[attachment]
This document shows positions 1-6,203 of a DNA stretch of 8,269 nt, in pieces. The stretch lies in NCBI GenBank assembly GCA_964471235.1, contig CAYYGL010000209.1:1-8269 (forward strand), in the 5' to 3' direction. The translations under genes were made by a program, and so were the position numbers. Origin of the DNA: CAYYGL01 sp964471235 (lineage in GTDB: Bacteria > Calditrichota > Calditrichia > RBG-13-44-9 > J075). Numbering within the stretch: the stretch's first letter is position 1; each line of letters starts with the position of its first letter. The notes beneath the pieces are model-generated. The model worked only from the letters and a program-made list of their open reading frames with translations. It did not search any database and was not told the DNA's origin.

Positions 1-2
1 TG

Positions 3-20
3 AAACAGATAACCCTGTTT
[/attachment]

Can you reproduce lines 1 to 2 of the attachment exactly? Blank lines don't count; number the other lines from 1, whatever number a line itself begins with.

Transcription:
This document shows positions 1-6,203 of a DNA stretch of 8,269 nt, in pieces. The stretch lies in NCBI GenBank assembly GCA_964471235.1, contig CAYYGL010000209.1:1-8269 (forward strand), in the 5' to 3' direction. The translations under genes were made by a program, and so were the position numbers. Origin of the DNA: CAYYGL01 sp964471235 (lineage in GTDB: Bacteria > Calditrichota > Calditrichia > RBG-13-44-9 > J075). Numbering within the stretch: the stretch's first letter is position 1; each line of letters starts with the position of its first letter. The notes beneath the pieces are model-generated. The model worked only from the letters and a program-made list of their open reading frames with translations. It did not search any database and was not told the DNA's origin.

Positions 1-2